After browsing through the website, I sent an email to the international relationship department with no hope of getting any reply, as most of my queries to other universities have had turned futile.  But after a few days, I was surprised to receive a reply (and this was the first ever positive reply I got in my hundreds of query emails that I had sent to many universities across the world).

         Upon seeing a positive reply, I decided to ‘step on the gas’ and head to Russia!! And after a month, it became clear that my destination is Russia and that I would be finally be pursuing my PhD degree, a dream of my life! Had I not been stumbled upon and scrolled to the ‘comment box’ of that Facebook post, I wouldn’t have been writing this blog from Russia! Russia, an unexpected destination for me! 

The Departure Day

       27th February 2015 would always remain a date that changed a lot of things for me. Once again moving to an unknown place completely out of my comfort zone was very difficult decision for me to take, and especially leaving my mom alone but I knew that if I don't snaffle upon this opportunity, I wouldn't get another. My mom was quite disolated to see me going and didn't know when she would see me again, yet she was very happy about my decision and suppoted me. It was probably the most emotional moment in my life to bid adieu to my mom who was in tears, yet I could see hope in her eyes that things would turn around and change for good for me.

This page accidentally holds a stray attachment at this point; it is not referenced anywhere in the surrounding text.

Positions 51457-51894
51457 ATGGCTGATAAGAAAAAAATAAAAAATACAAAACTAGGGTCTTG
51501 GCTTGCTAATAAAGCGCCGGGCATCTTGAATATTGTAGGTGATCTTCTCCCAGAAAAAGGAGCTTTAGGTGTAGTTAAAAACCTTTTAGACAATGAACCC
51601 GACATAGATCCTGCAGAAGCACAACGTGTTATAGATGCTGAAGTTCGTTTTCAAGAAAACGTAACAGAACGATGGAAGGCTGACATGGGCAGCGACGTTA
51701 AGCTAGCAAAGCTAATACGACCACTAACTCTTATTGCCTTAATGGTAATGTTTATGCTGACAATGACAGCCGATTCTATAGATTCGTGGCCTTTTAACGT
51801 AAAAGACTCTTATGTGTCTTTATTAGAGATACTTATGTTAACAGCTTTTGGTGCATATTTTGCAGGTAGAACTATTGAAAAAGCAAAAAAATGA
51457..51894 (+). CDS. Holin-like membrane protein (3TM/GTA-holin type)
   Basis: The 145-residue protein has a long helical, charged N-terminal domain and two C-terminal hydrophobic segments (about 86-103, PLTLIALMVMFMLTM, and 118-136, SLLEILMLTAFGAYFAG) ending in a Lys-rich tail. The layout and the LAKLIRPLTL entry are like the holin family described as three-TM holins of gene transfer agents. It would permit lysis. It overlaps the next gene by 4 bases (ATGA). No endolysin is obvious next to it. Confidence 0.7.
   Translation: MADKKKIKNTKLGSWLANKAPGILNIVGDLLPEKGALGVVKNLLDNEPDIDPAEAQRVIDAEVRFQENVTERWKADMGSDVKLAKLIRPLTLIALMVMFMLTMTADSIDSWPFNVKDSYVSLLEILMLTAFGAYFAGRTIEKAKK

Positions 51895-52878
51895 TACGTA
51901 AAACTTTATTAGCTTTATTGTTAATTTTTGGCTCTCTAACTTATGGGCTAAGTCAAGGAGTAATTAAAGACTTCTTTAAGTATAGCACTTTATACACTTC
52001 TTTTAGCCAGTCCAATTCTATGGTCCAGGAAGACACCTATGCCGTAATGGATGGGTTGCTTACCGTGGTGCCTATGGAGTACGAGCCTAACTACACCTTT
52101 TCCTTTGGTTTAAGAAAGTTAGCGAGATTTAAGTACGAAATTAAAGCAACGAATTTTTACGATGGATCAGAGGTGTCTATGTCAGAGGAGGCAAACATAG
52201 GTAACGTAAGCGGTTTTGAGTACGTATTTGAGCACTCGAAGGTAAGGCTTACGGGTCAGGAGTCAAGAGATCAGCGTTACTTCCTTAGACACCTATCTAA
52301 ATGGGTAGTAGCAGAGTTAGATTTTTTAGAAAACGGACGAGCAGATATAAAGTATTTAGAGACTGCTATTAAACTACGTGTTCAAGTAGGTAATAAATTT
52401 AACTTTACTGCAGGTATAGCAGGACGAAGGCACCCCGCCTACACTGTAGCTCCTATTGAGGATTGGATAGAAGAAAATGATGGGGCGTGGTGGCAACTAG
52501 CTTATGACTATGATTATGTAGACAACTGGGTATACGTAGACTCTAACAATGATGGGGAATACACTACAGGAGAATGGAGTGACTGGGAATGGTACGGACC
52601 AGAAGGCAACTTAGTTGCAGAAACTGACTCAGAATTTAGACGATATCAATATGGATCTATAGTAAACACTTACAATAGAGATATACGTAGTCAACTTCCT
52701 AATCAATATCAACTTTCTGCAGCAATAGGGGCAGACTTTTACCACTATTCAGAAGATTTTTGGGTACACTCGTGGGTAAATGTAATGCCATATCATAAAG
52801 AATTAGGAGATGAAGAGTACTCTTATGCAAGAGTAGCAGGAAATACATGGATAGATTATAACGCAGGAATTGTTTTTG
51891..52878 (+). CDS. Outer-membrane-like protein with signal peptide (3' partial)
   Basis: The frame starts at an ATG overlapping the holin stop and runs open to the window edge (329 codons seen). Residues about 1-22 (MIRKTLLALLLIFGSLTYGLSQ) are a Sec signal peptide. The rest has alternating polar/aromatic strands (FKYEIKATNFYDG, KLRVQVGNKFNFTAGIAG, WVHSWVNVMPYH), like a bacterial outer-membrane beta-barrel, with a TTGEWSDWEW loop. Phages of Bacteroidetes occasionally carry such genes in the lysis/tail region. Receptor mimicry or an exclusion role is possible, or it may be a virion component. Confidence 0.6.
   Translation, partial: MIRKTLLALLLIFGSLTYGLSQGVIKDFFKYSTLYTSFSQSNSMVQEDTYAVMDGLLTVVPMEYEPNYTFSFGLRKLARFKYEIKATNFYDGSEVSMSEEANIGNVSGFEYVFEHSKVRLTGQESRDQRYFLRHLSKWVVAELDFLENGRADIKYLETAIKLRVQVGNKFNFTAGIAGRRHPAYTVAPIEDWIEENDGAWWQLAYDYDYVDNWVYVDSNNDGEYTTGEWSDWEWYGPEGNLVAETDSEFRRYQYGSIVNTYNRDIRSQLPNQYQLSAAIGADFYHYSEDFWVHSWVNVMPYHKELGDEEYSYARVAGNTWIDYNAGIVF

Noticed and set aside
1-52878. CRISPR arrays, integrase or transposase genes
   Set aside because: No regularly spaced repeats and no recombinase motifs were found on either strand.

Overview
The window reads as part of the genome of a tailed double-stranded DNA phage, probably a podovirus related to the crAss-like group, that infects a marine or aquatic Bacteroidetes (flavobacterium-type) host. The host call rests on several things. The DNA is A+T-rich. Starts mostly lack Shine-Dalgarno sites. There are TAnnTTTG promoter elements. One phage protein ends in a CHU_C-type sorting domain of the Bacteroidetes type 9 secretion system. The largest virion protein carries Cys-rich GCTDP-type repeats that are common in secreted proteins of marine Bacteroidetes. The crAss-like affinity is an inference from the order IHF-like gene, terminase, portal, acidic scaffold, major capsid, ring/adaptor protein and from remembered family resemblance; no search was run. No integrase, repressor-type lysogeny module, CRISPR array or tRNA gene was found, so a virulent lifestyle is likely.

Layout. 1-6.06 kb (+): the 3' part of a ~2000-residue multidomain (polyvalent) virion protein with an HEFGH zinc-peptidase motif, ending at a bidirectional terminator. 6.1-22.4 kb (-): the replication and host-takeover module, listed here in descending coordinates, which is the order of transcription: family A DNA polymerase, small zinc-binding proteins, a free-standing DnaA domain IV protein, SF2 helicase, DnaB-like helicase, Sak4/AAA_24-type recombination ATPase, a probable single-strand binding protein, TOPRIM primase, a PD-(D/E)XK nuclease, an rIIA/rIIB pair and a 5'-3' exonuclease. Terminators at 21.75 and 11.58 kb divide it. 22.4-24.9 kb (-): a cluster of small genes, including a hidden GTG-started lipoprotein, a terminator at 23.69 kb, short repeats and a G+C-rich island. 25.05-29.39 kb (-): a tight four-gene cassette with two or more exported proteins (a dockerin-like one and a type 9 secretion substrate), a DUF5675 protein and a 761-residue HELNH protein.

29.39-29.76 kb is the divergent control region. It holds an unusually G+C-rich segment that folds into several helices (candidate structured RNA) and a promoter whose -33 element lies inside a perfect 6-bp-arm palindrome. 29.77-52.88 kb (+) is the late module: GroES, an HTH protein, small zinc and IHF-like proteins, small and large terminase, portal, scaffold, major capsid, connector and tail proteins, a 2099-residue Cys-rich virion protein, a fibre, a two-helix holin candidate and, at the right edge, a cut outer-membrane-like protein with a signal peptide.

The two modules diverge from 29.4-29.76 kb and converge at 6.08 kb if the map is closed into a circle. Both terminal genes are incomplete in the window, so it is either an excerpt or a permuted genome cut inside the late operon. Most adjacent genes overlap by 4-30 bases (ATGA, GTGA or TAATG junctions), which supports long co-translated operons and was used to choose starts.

As a devouring Indian railway fan, my original plan was to board the Mumbai-New Delhi Rajdhani express however the last moment rescheduling of my Moscow bound Air India flight forced me to board a flight out of Mumbai, sadly. I boarded an Indigo flight for Delhi and then boarded the Air India AI-155 for Moscow and finally boarded Izhavia airlines from Moscow to Izhevsk. As always, Air India has always been an amazing Indian airlines but this time I wouldn't say that I was totally happy with their service. As expected, the flight got further delayed and departed at 9PM as against 7:55PM. The entire duration of flight was uneventful except for some small turbulences while flying over Pakistan and Afghanistan. Landing in Moscow, too, was smooth despite heavy snow around the airport. 

Leaving Mumbai! On board Indigo airlines bound for Delhi
Moscow bound Air India's Boeing 787 Dreamliner in the background at Delhi IGI Airport
Moscow Domodedovo Airport
             Being all alone in a country where English is not spoken widely and I had absolutely no clue about Rusisan language then, it became a quite a challenge for me. After spending about 8 hours at the airport (whole night), I went to my friend's place in the wee hours of the morning for much needed sleep.

The Yak 42 Experience

            I was very excited about my travel plan from Moscow to Izhevsk as I was going to fly on a Russian made Yakovlev Yak 42 aircraft for the first time. Although a small aircraft, it was more comfortable than Boeing or Airbus and there were no turbulences despite flying through heavy snow. I would absolutely love to fly the Yak 42 again. The flight departed on time from Moscow's Domodeovo airport and landed in Izhevsk 30 minutes before its scheduled arrival. Thus ending my 48 hours journey from Mumbai to Izhevsk.

On Board Izhavia Airlines Yak 42 Aircraft about to Land in Izhevsk, Russia